5 Reasons Why You Should Study a Foreign Language

Mar 10, 2021 • Views -

study a foreign language

By Jenny Han Simon

One of the biggest incentives you’ll find on the internet to study a foreign language is the potential salary bump many jobs and industries will offer to someone who is bilingual or even trilingual. However, a monetary bonus is only one potential benefit of studying a foreign language. There are even more valuable incentives, such as increased opportunities for cultural exchange, international experience, and a broader context for your existing academic and professional interests. Here are five reasons why you should consider studying a foreign language.

1. Immerse yourself in a new culture

Going on vacation is an entirely different experience than studying abroad. And even your experience studying or living abroad will vary significantly by how well you’re able to interact with those around you and immerse yourself into the surrounding culture and society. It’s one thing to know some dishes of a culture’s cuisine, but it’s another thing entirely to be able to ask a waiter for their recommendations and order in the native language. Likewise, it’s easy to describe a culture based on what people look like, how they dress, what they eat, what music they listen to, and so on; however, this excludes so many more important nuances of a culture you cannot properly partake in unless you speak the participants’ native language.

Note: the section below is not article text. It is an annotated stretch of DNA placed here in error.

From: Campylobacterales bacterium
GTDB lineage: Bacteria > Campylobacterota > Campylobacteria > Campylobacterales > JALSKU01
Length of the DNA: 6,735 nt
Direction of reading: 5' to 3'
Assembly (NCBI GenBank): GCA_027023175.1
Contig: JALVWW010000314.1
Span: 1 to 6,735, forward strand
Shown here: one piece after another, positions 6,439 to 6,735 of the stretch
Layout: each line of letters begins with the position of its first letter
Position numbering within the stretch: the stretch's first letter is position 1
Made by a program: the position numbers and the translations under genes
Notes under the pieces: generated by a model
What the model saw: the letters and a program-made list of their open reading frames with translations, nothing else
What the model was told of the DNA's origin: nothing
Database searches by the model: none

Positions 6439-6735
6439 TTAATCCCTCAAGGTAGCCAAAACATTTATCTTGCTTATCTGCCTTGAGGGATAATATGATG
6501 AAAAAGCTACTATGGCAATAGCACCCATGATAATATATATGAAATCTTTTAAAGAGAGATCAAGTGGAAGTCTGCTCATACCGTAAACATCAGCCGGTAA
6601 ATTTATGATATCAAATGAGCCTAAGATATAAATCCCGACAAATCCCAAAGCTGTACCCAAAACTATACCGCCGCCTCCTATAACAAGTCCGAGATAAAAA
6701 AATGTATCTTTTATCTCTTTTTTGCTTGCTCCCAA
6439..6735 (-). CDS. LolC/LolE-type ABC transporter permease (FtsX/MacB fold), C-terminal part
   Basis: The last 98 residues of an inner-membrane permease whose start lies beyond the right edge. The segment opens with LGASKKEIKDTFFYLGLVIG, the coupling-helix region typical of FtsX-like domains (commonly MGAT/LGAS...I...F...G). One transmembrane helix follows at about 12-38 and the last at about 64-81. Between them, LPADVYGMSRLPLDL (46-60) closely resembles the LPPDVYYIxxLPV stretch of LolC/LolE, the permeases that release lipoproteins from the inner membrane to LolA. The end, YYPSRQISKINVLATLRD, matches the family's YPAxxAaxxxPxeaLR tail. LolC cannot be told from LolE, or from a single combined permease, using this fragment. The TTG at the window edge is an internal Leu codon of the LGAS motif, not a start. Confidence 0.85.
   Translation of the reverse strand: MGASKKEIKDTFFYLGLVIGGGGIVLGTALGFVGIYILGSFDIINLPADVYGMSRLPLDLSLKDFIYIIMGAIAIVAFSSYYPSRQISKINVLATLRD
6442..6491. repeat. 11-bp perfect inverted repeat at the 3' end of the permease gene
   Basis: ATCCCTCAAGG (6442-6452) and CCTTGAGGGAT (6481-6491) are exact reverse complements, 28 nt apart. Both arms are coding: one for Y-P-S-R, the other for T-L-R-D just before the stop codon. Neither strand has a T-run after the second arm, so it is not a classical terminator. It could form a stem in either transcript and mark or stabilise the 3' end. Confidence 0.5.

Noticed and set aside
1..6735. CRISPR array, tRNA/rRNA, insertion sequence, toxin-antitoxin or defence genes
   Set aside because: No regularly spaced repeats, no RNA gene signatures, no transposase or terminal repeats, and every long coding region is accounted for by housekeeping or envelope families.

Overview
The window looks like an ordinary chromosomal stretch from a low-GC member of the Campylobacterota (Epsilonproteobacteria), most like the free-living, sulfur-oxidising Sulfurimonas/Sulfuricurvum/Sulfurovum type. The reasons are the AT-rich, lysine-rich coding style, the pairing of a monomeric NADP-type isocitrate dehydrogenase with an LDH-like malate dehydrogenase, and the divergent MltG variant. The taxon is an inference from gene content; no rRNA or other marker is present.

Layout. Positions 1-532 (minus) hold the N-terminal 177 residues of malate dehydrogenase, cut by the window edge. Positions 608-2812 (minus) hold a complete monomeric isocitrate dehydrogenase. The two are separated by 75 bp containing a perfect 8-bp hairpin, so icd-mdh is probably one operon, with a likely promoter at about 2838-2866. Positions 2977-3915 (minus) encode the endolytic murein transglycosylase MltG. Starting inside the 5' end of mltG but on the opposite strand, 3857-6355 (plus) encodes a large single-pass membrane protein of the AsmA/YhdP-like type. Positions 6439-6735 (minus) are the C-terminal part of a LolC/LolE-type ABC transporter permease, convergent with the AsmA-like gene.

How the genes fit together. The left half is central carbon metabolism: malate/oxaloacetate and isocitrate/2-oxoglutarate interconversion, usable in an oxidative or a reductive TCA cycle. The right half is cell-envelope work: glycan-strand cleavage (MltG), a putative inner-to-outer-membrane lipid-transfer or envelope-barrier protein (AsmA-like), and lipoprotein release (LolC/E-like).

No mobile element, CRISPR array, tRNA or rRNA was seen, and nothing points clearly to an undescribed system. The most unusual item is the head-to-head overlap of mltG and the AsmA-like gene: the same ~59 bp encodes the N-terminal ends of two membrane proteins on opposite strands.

Many programs for study or work abroad, such as Fulbright or the Critical Language Scholarship, will ask you how you plan to immerse yourself in the host country. This means more than just studying or working abroad; it means participating in activities and events, asking questions, and sharing your personal experiences with those in the host country while taking in theirs. While language barriers can be overcome through other means, having a conversation in the same language is undoubtedly the best way to communicate effectively.  

2. Meet new people

Not only does learning a foriegn language increase your marketability when it comes to finding a job and so on, but it also grows your opportunities and ability to meet and interact with new people. For instance, learning Mandarin will enable you to communicate with one of the largest groups of speakers of a world language—about 1.1 billion people. In addition to communicating with more people, learning a new language increases the likelihood that you will travel abroad, where you can meet new people. Whether you are meeting new people in your home country or abroad, native speakers or non-native speakers, you are interacting with people you may otherwise have never met. This opens numerous doors for educational and professional opportunities, friendships and relationships, and just general life experiences.      

3. Broaden your worldview